Home > Uncategorized > “I’m a compulsive winner”

“I’m a compulsive winner”

 If I wish to be taken seriously when I say that I play poker as a business – not compulsively and, where possible, not as a gambler – it behooves me to carefully consider some cross-examination of my basic tenets, sincerely offered, with the zeal of  the convert, by those with vast experience of the losing side of heavy action.

These are often otherwise intelligent (or highly intelligent) people who did not care – or perhaps could not discern – that they were  perennial negative expectation wagerers, engaged in self-punishment, the symptom of an illness called “compulsive gambling”.

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 http://www.gamontreal.ca/about-gamblers-anonymous/

Can a person recover by himself/herself by reading Gamblers Anonymous literature or medical books on the problem of compulsive gambling?

Sometimes, but not usually. The Gamblers Anonymous program works best for the individual when it is recognized and accepted as a program involving other people. Working with other compulsive gamblers in a Gamblers Anonymous group the individual seems to find the necessary understanding and support. They are able to talk of their past experiences and present problems in an area where they are comfortable and accepted. Instead of feeling alone and misunderstood, they feel needed and accepted.

Is knowing why we gambled important?

Perhaps, however insofar as stopping gambling, many Gamblers Anonymous members have abstained from gambling without the knowledge of why they gambled.

What are some characteristics of a person who is a compulsive gambler?

INABILITY AND UNWILLINGNESS TO ACCEPT REALITY. Hence the escape into the dream world of gambling. EMOTIONAL INSECURITY. A compulsive gambler finds he or she is emotionally comfortable only when “in action”. It is not uncommon to hear a Gamblers Anonymous member say: “The only place I really felt like I belonged was sitting at the poker table. There I felt secure and comfortable. No great demands were made upon me. I knew I was destroying myself, yet at the same time, I had a certain sense of security.” IMMATURITY. A desire to have all the good things in life without any great effort on their part seems to be the common character pattern of problem gamblers. Many Gamblers Anonymous members accept the fact that they were unwilling to grow up. Subconsciously they felt they could avoid mature responsibility by wagering on the spin of a wheel or the turn of a card, and so the struggle to escape responsibility finally became a subconscious obsession. Also, a compulsive gambler seems to have a strong inner urge to be a ‘big shot’ and needs to have a feeling of being all powerful. The compulsive gambler is willing to do anything (often of an antisocial nature) to maintain the image he or she wants others to see. Then too, there is a theory that compulsive gamblers subconsciously want to lose to punish themselves. There is much evidence to support this theory.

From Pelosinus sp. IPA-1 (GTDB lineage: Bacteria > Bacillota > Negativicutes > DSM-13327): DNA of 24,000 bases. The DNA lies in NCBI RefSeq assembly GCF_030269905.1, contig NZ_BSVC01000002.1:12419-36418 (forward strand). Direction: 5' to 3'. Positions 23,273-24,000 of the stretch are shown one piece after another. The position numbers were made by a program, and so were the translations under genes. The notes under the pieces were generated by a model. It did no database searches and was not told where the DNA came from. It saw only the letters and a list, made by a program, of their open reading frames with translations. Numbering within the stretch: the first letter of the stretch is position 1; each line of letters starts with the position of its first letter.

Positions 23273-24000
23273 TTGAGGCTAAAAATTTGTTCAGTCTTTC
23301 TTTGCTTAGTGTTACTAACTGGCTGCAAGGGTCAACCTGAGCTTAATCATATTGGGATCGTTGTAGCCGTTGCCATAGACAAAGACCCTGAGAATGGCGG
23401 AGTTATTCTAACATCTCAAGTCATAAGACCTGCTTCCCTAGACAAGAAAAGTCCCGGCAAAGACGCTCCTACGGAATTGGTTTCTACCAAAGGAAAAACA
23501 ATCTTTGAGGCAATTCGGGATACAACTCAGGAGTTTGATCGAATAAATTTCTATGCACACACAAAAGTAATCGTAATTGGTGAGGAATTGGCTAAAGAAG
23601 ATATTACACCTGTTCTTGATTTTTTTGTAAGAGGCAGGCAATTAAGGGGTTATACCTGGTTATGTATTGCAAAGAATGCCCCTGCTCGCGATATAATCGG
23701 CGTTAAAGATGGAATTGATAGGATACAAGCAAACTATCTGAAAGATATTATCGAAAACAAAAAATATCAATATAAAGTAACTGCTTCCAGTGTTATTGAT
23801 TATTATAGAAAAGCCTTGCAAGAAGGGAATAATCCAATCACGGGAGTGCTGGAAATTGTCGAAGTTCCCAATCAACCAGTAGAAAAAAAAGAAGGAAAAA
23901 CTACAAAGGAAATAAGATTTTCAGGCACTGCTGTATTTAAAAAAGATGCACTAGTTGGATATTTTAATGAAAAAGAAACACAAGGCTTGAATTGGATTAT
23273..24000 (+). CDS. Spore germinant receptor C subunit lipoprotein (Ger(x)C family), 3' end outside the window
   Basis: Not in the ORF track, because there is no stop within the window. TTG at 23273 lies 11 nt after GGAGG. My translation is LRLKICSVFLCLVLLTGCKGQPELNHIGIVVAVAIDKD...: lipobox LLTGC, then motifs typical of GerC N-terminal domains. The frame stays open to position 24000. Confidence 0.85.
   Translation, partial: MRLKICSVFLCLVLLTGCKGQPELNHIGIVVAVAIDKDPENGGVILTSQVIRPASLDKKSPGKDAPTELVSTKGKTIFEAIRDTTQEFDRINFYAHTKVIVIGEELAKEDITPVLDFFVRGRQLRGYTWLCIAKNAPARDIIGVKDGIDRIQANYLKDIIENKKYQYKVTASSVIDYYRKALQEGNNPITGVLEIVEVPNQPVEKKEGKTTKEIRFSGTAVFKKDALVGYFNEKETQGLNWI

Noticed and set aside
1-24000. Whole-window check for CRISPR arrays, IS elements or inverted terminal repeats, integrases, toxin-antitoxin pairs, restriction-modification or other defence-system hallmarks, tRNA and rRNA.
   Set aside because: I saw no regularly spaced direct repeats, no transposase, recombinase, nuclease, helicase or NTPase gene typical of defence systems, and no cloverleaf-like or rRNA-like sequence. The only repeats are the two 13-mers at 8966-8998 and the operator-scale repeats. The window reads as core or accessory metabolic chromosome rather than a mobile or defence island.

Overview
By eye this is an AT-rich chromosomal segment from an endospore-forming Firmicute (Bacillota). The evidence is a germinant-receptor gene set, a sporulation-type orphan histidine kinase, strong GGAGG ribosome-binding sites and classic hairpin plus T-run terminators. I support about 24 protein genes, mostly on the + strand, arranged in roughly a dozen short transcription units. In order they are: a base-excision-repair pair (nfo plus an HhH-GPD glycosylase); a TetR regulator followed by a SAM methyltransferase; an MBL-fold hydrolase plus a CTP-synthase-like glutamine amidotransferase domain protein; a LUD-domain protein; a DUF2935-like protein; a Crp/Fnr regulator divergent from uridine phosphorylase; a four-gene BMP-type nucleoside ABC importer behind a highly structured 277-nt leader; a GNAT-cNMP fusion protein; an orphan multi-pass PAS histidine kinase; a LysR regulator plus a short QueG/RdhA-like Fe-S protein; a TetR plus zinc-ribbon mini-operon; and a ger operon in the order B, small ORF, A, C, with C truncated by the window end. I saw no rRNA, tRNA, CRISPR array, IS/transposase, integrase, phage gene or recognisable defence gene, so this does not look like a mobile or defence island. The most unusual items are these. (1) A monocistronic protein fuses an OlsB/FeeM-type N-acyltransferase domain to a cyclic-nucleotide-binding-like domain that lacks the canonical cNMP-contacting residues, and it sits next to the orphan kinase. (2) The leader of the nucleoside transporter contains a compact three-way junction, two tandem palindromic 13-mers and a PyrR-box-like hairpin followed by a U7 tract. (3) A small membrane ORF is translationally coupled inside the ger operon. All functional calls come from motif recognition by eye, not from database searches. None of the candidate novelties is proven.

What is the dream world of the compulsive gambler?